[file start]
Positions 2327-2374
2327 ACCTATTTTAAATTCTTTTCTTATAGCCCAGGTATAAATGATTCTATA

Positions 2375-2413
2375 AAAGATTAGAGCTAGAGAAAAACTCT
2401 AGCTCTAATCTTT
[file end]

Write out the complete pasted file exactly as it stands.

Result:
Positions 2327-2374
2327 ACCTATTTTAAATTCTTTTCTTATAGCCCAGGTATAAATGATTCTATA

Positions 2375-2413
2375 AAAGATTAGAGCTAGAGAAAAACTCT
2401 AGCTCTAATCTTT